When it comes to hitting the gym it seems that everyone has their own way of training and their own set of guidelines that they follow to achieve optimal results. But is there a right or wrong way to train? Is there a specific set of guidelines that you should be following to make sure that your gains are progressing as they should, and that you’re achieving the results you want without putting in more effort than necessary? When it comes to weightlifting there is one question in particular that people seem to be asking more and more these days. Should I be doing more reps with lighter weights, or less reps with heavier weights?
The Argument for More Reps
If you want to lift lighter weights then you’re going to have to do more reps to achieve physical improvement. By performing more reps you will be developing muscular endurance which equates to the amount of effort you are able to physically expel before experiencing muscle fatigue. Working out with lighter weights for more reps will increase your muscle mass and make you stronger. It also has the potential to turn your workout into a high-intensity workout which may increase your afterburn effect and burn more calories.
Hitting a progress plateau is natural and normal. No matter how much effort you put into consistent progress there will always come a time when your fitness level evens out and you stop seeing as many gains. When this happens it may seem natural to increase your weights, but increasing your reps instead and keeping the weight the same will actually help you to focus on keeping your technique in check so that when you’re ready to increase your weight you won’t have to drop your rep count.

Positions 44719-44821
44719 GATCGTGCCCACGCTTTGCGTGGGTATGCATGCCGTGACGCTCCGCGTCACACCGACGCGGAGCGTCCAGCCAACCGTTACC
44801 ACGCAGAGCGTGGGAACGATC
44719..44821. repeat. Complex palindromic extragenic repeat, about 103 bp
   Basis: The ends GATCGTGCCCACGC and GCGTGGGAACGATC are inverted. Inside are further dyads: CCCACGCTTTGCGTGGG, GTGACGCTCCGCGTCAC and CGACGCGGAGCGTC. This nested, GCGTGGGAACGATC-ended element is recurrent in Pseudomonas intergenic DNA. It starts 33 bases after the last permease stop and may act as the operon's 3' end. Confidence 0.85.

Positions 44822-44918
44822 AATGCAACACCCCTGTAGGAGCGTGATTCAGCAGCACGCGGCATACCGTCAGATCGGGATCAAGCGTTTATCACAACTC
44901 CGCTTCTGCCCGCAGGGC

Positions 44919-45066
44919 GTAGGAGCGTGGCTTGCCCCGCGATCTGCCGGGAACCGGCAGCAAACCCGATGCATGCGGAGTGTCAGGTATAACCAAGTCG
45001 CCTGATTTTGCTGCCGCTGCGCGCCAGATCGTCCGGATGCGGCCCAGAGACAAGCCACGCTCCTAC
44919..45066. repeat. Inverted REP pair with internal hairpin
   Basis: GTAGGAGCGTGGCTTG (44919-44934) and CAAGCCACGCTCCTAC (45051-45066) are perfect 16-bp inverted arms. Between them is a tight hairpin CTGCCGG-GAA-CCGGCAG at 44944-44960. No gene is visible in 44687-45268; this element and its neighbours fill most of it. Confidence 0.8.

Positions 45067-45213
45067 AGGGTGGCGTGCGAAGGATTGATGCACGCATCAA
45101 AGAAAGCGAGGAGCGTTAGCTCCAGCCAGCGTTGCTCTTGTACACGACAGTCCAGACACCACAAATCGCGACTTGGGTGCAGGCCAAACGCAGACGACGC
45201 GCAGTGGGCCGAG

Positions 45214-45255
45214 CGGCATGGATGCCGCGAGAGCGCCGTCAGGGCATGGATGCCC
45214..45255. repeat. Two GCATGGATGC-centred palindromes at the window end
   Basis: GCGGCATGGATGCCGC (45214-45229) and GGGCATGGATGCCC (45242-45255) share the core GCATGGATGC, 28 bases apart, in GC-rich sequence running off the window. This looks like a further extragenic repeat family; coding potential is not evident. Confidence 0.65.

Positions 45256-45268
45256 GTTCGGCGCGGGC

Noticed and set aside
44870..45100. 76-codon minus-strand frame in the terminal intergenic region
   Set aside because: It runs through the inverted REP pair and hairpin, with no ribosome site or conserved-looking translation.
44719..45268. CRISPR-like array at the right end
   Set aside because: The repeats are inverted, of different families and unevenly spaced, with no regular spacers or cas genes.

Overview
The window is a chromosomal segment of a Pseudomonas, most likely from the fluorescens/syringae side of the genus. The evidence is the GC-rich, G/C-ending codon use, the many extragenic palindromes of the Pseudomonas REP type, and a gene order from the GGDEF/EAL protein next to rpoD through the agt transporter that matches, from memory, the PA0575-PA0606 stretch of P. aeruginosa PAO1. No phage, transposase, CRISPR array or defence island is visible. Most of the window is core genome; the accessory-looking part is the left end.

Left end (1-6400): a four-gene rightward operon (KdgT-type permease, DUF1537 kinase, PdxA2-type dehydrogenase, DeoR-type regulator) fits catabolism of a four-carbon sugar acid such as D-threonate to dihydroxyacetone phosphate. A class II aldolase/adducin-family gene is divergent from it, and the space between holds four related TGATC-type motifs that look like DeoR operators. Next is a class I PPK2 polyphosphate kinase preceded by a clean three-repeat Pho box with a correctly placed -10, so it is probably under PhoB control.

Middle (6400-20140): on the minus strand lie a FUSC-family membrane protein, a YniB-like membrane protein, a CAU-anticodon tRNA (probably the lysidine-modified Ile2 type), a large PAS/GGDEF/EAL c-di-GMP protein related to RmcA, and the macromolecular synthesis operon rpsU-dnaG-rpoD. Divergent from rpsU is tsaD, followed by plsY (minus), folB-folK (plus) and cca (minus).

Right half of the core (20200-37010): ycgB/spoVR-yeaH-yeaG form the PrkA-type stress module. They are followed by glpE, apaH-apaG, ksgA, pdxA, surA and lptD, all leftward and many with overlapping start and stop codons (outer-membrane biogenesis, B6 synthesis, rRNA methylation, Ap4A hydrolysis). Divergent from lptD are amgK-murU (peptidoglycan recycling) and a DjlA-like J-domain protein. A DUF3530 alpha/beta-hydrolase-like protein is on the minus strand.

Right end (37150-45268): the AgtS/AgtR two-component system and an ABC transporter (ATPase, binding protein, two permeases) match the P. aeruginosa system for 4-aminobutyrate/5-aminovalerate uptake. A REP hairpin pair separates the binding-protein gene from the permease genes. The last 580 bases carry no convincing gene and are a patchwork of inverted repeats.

The Argument for Heavier Weights
If you want to perform less reps but still see an increase in your overall maximum strength then you’re going to need to pile on those heavier weights. The balance between giving yourself enough of a challenge to increase your strength and not attempting to lift more than you’re capable of, can be difficult to determine. It’s important that you know, understand and abide by your limits though otherwise you could end up with serious pains or injuries.
In order to keep your muscles safe from injury, the amount of reps you perform should absolutely be reduced when you are increasing your weights. This will ensure that you do not overwork your muscles causing unnecessary and dangerous fatigue. It will also force your muscles to work more efficiently because your focus will be on staying tight and in control. While this way of lifting will increase your strength it may not be the best option if you are seeking increased definition to your body composition.
How You Should Be Doing It
When it comes to this fitness debate about whether you should be performing fewer reps with heavier weights or more reps with lighter weights, the answer doesn’t necessarily lie on one side or the other. Although if your only goal is to get stronger then you can simply choose one or the other to perform. The best way to achieve optimal results though lies in switching up your routine to include both of these techniques on differing days.
When you use both of these techniques in your workout routines you will want to make sure that you are pushing your muscles to the brink without over extending your capabilities. Whether that means striving for greater reps on your low weight days, or a heavier weight on your low rep days. This will ensure that your strength and efficiency are both improving.
By incorporating a combination of these two workouts into your regular routine you should notice an improvement in your form, strength and body composition that simply adding one or the other will not provide.
No matter how you choose to train always keep in mind that your nutrition accounts for nearly 80% of your total fitness, so be sure to pack your meal prep bag full of healthy food and supplements to keep your dietary health on track.
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